Alzheimer’s is a disease that is still shrouded in mystery. So little is understood about what causes it and what triggers onset. That said, some recent research has found that there could be a connection between less sleep and Alzheimer’s onset.
To be specific, what the study found was that sleep is disrupted in people who likely have early Alzheimer's disease but have not yet experienced memory loss or the other cognitive problems characteristic of full-blown disease. In other words, disrupted sleep could be an early sign of Alzheimer’s or, conversely, disrupted sleep may trigger Alzheimer’s.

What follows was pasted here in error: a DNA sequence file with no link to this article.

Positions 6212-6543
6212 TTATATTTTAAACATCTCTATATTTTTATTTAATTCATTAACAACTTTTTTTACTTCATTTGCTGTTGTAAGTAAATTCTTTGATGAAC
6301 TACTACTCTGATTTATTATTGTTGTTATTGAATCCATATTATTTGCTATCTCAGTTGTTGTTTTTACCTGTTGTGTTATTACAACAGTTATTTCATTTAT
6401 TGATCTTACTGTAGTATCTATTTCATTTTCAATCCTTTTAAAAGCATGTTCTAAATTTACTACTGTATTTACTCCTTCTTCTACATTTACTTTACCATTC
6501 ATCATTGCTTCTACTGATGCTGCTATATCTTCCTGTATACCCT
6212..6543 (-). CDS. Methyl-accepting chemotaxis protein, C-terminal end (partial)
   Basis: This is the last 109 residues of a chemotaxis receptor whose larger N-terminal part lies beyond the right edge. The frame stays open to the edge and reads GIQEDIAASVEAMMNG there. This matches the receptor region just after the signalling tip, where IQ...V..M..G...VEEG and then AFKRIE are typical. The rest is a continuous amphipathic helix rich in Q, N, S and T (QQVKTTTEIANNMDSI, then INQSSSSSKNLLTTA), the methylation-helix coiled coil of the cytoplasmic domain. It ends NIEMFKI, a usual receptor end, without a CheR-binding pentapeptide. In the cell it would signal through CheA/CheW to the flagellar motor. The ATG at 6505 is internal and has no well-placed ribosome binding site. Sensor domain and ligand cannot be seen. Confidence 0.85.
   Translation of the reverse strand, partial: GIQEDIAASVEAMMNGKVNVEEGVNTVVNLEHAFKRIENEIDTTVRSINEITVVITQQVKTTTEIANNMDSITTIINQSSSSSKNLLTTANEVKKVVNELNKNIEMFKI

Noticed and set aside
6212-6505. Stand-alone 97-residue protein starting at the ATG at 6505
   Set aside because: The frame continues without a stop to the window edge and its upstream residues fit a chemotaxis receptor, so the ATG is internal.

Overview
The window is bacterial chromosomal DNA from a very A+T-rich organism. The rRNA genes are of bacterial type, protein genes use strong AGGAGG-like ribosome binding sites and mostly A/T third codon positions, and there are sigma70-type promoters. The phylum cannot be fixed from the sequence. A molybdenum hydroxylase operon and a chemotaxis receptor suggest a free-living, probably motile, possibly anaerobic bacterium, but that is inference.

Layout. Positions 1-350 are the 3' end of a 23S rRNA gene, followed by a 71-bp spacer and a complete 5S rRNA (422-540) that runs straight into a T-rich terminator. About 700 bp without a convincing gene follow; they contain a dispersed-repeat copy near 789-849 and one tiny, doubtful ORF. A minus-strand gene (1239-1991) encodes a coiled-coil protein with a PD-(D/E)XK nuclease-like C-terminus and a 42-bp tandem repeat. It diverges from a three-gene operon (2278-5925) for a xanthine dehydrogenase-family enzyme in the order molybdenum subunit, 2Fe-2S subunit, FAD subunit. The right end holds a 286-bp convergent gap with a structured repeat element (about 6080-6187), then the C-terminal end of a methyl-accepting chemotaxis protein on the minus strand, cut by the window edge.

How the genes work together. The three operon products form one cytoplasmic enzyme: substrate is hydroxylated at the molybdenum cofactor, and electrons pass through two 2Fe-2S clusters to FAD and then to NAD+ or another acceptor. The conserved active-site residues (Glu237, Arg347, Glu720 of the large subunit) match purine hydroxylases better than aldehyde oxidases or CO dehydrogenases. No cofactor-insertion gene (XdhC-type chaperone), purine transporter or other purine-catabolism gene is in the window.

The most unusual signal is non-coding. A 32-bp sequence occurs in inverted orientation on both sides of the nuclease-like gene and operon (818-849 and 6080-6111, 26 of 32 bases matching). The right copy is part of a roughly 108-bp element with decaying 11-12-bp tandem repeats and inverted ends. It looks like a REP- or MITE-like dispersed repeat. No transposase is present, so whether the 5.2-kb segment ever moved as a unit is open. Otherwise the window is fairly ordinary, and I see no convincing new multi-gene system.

Tests with mice show that both may be true, that the brain plaques associated with the disease cause sleep problems and that sleep problems may lead to brain plaques.
Scientists are hopeful that this discovery may provide an easily detectable sign of Alzheimer's pathology in an area that has been difficult to this point. Watching the sleep patterns of people being treated at early stages of Alzheimer’s may be the best way to discover whether the treatments are working or not, providing a non-invasive means of ascertaining new treatments’ viability.
While it is early days, discovering a two way link, that seep disruption can trigger Alzheimer’s and that Alzheimer’s can cause sleep disruption, provides researchers with a powerful set of cognitive tools.
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